About 600 lawyers in the bar’s Young Lawyer’s Division responded to the August 2013 survey. About 72 percent of the respondents had graduated from law school since 2008. Nearly 80 percent reported they were earning less than expected in law school; lawyers in this group had an average law practice compensation of about $41,000.” [Emphasis mine]
Good luck paying off $90K+ in NON-DISCHARGEABLE loans, while earning $41K per year. Plus, the latter figure is before payroll taxes, SSI and health insurance are deducted. Try supporting a family or purchasing a home on that income level.
By the way, imagine if the state bar swine had exclusively surveyed recent law graduates. Keep in mind that those who attend a Wisconsin law school, and intend to practice there, do not need to take the Wisconsin bar exam. This at least saves the JD the added stress and financial costs associated with the test.
OLSS contributing author Antiro wrote a December 20, 2013 entry entitled “Wisconsin Legal Task Force Comes Down on the Side of the Reformers.” Review the passage below:
“The CFNLTF also compiled a survey of 599 young lawyers (about 70% have graduated since 2008), most of which whom worked in smaller firms. The survey found that more than h,alf had found their loans to have majorly impacted their lives, while a quarter expected to not pay off the debt for 6-10 years, and about a third expected to be stuck with their loans for more than 20 years.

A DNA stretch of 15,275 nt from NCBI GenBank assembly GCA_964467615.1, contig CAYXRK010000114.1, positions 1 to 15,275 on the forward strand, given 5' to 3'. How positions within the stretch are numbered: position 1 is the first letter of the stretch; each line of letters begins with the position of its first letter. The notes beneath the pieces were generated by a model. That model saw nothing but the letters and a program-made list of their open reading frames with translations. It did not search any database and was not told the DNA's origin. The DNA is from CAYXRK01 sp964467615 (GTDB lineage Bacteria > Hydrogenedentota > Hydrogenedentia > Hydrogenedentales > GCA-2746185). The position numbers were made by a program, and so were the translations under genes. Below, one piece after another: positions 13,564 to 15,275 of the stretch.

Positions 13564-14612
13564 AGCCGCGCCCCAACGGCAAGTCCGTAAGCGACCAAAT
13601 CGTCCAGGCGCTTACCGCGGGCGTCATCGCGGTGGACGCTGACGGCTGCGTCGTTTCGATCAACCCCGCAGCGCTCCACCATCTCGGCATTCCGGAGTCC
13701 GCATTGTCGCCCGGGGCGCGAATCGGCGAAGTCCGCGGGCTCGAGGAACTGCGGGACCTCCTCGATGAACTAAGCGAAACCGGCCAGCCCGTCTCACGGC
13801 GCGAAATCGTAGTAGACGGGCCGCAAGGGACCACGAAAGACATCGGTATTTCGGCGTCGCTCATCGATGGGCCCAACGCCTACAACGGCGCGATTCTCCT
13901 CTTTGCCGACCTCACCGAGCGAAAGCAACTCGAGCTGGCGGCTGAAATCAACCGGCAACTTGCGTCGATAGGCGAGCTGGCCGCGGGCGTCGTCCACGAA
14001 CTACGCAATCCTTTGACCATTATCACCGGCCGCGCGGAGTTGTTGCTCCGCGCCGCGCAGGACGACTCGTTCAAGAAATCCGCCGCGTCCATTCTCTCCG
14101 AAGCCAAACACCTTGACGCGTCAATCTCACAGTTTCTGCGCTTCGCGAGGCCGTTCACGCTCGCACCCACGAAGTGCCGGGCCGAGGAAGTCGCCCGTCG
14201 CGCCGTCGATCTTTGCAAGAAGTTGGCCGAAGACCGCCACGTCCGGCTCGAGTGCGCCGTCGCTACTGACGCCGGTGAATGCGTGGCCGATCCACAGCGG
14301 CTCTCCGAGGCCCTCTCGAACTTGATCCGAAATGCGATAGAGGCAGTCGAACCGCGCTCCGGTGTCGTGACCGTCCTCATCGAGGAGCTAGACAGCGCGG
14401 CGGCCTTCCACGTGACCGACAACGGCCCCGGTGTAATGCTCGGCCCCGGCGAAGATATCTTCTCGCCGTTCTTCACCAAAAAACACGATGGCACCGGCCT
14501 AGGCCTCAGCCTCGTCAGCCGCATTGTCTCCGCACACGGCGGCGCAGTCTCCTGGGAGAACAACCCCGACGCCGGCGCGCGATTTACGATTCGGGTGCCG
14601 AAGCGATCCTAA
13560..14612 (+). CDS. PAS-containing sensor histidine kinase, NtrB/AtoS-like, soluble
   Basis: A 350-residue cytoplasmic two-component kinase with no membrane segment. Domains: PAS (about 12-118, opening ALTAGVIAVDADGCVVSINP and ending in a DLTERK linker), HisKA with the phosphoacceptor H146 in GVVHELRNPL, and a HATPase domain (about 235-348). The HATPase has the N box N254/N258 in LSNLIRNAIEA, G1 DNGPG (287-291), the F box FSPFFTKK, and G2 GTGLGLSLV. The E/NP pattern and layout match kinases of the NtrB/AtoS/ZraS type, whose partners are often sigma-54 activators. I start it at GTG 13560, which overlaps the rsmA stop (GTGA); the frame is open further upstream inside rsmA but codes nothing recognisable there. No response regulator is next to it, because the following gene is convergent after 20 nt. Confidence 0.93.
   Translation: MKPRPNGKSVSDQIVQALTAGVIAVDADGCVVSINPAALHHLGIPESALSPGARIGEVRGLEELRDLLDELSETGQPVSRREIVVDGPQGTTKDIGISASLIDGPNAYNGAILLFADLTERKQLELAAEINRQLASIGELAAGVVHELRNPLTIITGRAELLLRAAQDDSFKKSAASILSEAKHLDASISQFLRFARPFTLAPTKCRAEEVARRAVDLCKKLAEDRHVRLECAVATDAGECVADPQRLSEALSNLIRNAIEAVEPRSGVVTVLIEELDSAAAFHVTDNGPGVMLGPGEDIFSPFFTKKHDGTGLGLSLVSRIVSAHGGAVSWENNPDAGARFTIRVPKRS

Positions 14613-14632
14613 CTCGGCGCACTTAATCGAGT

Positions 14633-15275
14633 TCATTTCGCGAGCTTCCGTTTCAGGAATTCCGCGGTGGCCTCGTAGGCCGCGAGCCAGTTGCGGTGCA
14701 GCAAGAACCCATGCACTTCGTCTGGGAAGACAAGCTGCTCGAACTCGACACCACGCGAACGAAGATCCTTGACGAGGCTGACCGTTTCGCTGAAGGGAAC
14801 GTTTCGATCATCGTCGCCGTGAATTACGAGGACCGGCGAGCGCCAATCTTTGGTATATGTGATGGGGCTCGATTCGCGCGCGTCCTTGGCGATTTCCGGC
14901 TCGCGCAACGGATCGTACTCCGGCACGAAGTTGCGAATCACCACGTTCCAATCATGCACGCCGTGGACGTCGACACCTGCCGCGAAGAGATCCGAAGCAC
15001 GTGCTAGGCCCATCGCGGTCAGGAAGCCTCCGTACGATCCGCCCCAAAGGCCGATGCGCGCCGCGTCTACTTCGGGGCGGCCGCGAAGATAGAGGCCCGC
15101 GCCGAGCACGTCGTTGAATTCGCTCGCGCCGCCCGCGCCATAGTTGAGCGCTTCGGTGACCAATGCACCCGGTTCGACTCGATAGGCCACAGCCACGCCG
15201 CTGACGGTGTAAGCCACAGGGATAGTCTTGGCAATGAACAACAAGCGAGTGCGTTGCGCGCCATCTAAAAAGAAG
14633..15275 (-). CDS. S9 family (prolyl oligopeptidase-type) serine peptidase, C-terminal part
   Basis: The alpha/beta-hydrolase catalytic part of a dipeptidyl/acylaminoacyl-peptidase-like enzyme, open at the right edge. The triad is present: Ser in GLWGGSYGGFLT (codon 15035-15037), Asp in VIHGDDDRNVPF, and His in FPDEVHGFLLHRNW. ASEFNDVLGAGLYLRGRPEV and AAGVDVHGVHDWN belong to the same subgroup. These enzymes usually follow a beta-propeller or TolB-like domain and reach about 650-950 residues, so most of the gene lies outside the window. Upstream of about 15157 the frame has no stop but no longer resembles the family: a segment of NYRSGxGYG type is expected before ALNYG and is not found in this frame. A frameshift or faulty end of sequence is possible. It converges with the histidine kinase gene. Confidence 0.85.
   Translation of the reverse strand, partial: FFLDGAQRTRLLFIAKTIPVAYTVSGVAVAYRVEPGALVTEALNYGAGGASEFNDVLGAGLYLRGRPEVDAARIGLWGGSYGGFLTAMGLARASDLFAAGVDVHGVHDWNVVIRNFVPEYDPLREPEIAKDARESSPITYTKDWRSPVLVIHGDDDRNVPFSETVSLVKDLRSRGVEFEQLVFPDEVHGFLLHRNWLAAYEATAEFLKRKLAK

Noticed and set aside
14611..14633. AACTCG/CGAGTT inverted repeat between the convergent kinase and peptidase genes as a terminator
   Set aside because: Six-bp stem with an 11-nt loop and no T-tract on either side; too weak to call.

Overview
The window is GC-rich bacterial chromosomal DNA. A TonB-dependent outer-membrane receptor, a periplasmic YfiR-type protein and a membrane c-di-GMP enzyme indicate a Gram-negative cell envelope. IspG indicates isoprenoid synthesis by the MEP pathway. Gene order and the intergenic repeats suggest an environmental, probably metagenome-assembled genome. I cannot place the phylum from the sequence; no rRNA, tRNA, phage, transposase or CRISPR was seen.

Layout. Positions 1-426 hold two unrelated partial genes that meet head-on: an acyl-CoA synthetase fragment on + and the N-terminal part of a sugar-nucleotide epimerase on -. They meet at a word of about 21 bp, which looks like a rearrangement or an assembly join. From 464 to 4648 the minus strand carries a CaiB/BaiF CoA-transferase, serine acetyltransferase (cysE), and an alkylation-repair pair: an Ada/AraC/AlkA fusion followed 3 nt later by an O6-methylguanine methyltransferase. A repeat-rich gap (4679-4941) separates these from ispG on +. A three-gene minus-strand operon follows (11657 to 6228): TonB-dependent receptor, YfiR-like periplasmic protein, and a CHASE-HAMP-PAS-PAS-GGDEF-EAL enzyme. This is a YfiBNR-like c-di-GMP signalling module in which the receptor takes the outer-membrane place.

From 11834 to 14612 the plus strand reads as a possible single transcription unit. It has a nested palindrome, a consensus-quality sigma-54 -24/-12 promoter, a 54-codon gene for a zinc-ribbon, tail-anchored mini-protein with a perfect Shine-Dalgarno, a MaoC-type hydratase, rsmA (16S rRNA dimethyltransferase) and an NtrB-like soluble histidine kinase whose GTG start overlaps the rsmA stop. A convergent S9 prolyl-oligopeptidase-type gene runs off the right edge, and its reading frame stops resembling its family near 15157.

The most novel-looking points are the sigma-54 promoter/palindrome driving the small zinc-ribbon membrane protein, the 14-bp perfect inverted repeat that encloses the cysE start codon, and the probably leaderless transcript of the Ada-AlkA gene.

I'm not going to continue to summarize the survey results much longer; it's exactly what you would expect: most found their pay and benefits to be lower than they expected, most didn't learn about the difficulties facing lawyers until they were already enrolled in law school, and most who went to law school "wanted to help others or serve justice." It's encouraging that the State Bar of Wisconsin is paying attention to the future of the legal profession, and while many in the legal ed reform movement have been beating these particular drums for a few years, it is clear that the momentum is clearly in our favor.” [Emphasis mine]
Conclusion: Law school is a piss poor “investment” for those who are not wealthy or seriously connected, i.e. the vast majority of students. Head to the FinAid Loan Calculator, provided by Pussy Mark Kantrowitz. Enter the loan amount of $90,000 at an 8.25% interest rate. If you were to take 30 years to pay off the loan, you would have paid $243,410.31 in total. The monthly payment would be $676.14. In the event that you paid this amount off in 20 years - at the same interest rate - you still would have made $184,045.85 in cumulative payments.
Hell, you would be fortunate to make the monthly $676.14 monthly payment, on the longer schedule, if you are making roughly $40K per year. After taxes and insurance are taken out, you would be looking at around $28K-$30K in net salary. Your minimum annual loan payments - under the 30 year plan - would eat up $8,113.68 of that amount. That doesn’t leave much for food, shelter, or other bills. Of course, the law school pigs do very well under this arrangement. They are paid up front, in full - while you are left holding the bag for the next 20-30 years of your life. Their unjustified pay is in no way tied to the students’ job prospects or outcomes. Heed this warning, Lemmings.
Posted by Nando at 7:09 AM